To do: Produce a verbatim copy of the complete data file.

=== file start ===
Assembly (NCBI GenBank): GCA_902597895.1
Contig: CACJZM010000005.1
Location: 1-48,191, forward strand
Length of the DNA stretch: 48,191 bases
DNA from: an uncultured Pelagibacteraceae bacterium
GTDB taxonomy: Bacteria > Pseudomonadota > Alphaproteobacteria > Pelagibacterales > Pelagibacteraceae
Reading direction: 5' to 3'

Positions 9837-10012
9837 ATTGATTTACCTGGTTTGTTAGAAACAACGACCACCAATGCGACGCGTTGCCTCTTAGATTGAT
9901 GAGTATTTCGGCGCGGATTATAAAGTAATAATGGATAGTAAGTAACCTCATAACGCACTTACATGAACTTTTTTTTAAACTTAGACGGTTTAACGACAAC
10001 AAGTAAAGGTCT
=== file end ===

Assembly (NCBI GenBank): GCA_902597895.1
Contig: CACJZM010000005.1
Location: 1-48,191, forward strand
Length of the DNA stretch: 48,191 bases
DNA from: an uncultured Pelagibacteraceae bacterium
GTDB taxonomy: Bacteria > Pseudomonadota > Alphaproteobacteria > Pelagibacterales > Pelagibacteraceae
Reading direction: 5' to 3'

Positions 9837-10012
9837 ATTGATTTACCTGGTTTGTTAGAAACAACGACCACCAATGCGACGCGTTGCCTCTTAGATTGAT
9901 GAGTATTTCGGCGCGGATTATAAAGTAATAATGGATAGTAAGTAACCTCATAACGCACTTACATGAACTTTTTTTTAAACTTAGACGGTTTAACGACAAC
10001 AAGTAAAGGTCT